Strange one this. At the time, NASA wasn't handing out samples, though they later gave a lot of small souvenir fragments to foreign countries. Looks like either a misunderstanding on the part of the Dutch ex-PM - the plaque doesn't actually say the thing is from the moon - or complete incompetance on the part of the US State Dept.
Multiple exclamation marks are a sure sign of a diseased mind - Terry Pratchett ...the ascent module ... took off like a rocket - Moon Man
Hi guys, I live in the Netherlands and I did some asking & google around this 'grand fraud'.
It seems that a small group of Dutch scientists already knew a year ago that this little rock was a fake, being just a piece of petrified wood. A petrochemist and astronomer from the Amsterdam University, mr. Arno Wielders, found out about the reality. It was a private present from the US Ambassador Middendorf, which gave it to the former Dutch Prime Minister Willem Drees. The Ambassador gave the 'rock' to Dreesin 1969 after a visit to Holland by the three Apollo 11 astronauts.
In 1988 Drees died and the legal heir of Drees donated the 'rock' to the Dutch National Museum. In 2008 Arno Wielders saw the 'rock' at the national exhibition 'Fly me to the Moon'. "Its size and colour didn't match with the data I know" Wielders said. He checked out the case with the organization in the US that stores most of the collected moonrocks. They agreed with Wielders that this little gift could not be a real authentic stone.
After that Wielders and petrologist Wim van Westrenen of the University examined the rock. It only took them two minutes with a spectroscope. "This is not a stone that can be found on the Moon. It is petrified wood."
The only authentic little moonrock in The Netherlands comes from the collection of the Apollo 17, together with some grit of Apollo 11. These can be found in Museum Boerhaave in Leiden.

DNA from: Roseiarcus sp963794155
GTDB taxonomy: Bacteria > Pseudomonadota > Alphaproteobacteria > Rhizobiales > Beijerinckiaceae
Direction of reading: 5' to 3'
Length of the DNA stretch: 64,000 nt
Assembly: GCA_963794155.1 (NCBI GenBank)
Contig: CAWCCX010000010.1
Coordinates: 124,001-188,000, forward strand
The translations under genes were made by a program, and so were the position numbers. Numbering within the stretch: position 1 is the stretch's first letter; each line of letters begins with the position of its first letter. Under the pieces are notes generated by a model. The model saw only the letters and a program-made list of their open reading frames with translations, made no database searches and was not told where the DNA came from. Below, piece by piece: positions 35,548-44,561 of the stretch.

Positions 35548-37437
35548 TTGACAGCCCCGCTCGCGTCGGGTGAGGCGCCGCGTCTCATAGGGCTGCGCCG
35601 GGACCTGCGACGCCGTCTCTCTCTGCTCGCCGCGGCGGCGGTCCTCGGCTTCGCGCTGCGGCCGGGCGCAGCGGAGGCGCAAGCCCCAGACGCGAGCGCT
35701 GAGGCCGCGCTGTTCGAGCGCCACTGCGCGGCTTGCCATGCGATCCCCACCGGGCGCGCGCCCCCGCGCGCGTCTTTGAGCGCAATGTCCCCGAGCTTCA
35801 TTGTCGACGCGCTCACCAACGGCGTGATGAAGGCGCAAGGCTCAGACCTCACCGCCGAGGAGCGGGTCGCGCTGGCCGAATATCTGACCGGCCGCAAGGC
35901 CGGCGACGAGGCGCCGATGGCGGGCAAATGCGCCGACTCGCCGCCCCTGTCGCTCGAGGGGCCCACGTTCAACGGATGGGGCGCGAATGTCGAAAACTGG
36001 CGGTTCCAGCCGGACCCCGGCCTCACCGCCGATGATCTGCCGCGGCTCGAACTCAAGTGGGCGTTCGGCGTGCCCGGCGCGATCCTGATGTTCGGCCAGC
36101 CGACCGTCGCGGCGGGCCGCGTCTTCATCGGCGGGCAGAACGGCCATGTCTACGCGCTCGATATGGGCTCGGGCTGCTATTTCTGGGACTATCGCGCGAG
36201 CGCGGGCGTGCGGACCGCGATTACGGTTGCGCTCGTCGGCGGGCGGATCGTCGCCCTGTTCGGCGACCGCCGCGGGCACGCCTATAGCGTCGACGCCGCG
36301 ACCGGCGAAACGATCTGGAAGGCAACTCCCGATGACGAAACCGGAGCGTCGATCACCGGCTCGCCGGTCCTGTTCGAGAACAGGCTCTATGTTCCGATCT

Wielders says it's a good story. What exactly happened, nobody knows. The Ambassador is still alive and was asked for a comment. He didn't remember exactly but thought he received the 'stone' from 'somebody' at the State Department.
I was wondering; how about these legal heirs? What exactly is their part in this story? I guess we will never know.
Post by Nowhere Man on Sept 8, 2009 12:10:43 GMT -4
Calling it a "fake" implies that there was a deliberate attempt to make people believe that it really was a moon rock. From what I've read, it's more a case of mistaken identity and failure to double-check. No malice was intended.
Fred, I guess you are right. I am still searching for some old stuff on the internet and it seems that mister US Ambassador was a close friend of the former Prime Minister Drees, so I think that he was trying strengthening the friendship with this gift. I somehow can imagine how things were going in those days, on these levels of politics, allies and 'old-boys' networks. Drees (and his family) must have had no doubt about the rock, because they really had no idea of what Apollo 11 had brought back.